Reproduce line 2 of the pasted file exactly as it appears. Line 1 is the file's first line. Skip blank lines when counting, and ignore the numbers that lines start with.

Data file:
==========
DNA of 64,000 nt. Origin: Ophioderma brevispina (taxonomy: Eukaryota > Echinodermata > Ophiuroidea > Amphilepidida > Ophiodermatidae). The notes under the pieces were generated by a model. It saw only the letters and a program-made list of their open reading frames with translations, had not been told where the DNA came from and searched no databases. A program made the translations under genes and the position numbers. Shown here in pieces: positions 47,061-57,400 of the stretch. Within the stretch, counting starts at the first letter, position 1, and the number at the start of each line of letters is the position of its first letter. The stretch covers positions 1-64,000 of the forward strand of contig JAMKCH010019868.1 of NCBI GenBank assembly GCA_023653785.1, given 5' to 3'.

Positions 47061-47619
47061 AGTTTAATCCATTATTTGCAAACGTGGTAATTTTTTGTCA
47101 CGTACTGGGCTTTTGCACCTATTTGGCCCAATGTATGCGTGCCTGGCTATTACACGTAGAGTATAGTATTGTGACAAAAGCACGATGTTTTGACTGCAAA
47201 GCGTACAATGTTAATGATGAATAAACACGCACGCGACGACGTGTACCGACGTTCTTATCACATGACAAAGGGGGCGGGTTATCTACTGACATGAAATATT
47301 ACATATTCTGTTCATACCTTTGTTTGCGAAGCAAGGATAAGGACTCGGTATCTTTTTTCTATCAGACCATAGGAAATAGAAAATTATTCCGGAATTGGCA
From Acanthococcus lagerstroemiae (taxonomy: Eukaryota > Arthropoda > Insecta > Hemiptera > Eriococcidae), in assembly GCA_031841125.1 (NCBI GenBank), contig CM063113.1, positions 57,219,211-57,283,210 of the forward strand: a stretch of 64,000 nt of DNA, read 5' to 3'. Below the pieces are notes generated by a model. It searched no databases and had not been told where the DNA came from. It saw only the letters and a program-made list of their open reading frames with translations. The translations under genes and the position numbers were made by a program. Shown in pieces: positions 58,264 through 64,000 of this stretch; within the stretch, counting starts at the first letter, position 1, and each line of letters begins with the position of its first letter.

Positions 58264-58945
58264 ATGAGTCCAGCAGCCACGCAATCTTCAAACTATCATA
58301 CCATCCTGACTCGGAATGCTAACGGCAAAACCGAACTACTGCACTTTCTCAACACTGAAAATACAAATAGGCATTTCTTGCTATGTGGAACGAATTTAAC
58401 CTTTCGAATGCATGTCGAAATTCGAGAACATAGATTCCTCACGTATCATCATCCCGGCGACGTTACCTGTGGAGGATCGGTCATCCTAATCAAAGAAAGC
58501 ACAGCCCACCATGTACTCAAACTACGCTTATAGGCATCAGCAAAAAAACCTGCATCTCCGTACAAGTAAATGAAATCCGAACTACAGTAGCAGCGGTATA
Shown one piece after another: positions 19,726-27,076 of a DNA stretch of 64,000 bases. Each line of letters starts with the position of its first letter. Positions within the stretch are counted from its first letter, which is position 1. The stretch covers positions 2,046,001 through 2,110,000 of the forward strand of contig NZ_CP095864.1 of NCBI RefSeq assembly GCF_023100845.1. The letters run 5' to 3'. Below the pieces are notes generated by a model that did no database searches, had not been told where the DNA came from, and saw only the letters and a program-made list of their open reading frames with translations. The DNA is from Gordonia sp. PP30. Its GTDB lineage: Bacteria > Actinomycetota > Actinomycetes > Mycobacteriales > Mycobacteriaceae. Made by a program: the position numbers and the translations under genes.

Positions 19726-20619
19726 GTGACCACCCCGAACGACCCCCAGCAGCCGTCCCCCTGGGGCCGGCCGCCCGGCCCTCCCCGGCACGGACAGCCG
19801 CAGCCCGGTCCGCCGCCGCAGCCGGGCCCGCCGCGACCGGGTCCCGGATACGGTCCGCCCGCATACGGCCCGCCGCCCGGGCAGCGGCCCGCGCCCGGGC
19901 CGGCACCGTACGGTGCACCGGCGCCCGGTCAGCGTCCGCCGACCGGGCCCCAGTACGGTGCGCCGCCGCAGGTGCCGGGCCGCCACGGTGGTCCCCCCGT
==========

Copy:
Positions 47061-47619